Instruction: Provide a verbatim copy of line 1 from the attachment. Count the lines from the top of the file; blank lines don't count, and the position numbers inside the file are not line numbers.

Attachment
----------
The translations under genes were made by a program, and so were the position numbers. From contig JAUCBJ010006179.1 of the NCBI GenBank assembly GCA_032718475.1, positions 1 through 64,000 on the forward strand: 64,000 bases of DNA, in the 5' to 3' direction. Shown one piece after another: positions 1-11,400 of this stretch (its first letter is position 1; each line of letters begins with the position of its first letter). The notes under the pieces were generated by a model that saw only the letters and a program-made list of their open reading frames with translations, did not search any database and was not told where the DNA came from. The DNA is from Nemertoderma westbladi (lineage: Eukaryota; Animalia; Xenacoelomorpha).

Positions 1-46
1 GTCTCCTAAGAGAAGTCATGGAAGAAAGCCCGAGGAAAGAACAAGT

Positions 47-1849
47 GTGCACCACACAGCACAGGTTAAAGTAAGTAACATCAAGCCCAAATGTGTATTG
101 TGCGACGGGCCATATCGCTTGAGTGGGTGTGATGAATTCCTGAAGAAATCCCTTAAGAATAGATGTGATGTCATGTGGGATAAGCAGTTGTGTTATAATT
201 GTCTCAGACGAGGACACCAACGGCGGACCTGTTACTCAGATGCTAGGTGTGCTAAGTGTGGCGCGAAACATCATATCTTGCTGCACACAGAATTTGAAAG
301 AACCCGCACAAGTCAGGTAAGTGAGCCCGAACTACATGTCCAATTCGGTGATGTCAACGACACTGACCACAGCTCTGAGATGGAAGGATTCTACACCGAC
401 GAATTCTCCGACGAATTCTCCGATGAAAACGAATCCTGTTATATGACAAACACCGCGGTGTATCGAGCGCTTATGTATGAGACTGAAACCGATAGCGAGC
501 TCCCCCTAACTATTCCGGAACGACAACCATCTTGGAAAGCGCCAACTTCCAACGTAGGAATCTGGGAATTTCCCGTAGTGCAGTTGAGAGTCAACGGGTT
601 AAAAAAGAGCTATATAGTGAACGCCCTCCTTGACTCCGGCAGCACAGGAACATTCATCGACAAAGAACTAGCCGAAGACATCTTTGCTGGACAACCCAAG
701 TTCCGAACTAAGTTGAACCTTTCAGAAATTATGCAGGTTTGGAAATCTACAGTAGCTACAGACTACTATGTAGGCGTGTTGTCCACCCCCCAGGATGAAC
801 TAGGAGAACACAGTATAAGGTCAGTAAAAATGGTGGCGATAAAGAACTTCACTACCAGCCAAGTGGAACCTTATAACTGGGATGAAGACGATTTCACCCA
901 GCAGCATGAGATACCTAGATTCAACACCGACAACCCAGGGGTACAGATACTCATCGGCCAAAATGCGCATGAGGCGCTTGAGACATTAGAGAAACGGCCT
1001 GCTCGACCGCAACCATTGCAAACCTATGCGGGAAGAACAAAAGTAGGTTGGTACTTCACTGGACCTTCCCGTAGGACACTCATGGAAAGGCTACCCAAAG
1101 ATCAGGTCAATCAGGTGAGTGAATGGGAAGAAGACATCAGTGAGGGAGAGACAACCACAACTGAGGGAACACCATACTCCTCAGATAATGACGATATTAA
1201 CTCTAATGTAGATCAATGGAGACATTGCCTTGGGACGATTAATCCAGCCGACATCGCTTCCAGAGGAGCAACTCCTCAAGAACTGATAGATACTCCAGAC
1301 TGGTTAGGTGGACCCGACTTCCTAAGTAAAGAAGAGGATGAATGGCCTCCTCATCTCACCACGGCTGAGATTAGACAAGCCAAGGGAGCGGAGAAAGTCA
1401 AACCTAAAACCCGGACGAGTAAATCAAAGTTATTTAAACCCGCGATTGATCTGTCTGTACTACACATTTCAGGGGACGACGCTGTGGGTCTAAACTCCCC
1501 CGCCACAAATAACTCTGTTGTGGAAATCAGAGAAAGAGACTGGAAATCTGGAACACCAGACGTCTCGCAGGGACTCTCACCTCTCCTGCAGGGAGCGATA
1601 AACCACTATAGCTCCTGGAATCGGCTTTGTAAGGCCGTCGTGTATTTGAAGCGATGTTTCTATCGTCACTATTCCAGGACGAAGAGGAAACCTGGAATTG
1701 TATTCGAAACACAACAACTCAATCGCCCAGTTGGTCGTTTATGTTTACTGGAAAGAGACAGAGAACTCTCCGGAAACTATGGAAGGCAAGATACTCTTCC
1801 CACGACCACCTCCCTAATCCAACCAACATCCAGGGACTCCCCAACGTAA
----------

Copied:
The translations under genes were made by a program, and so were the position numbers. From contig JAUCBJ010006179.1 of the NCBI GenBank assembly GCA_032718475.1, positions 1 through 64,000 on the forward strand: 64,000 bases of DNA, in the 5' to 3' direction. Shown one piece after another: positions 1-11,400 of this stretch (its first letter is position 1; each line of letters begins with the position of its first letter). The notes under the pieces were generated by a model that saw only the letters and a program-made list of their open reading frames with translations, did not search any database and was not told where the DNA came from. The DNA is from Nemertoderma westbladi (lineage: Eukaryota; Animalia; Xenacoelomorpha).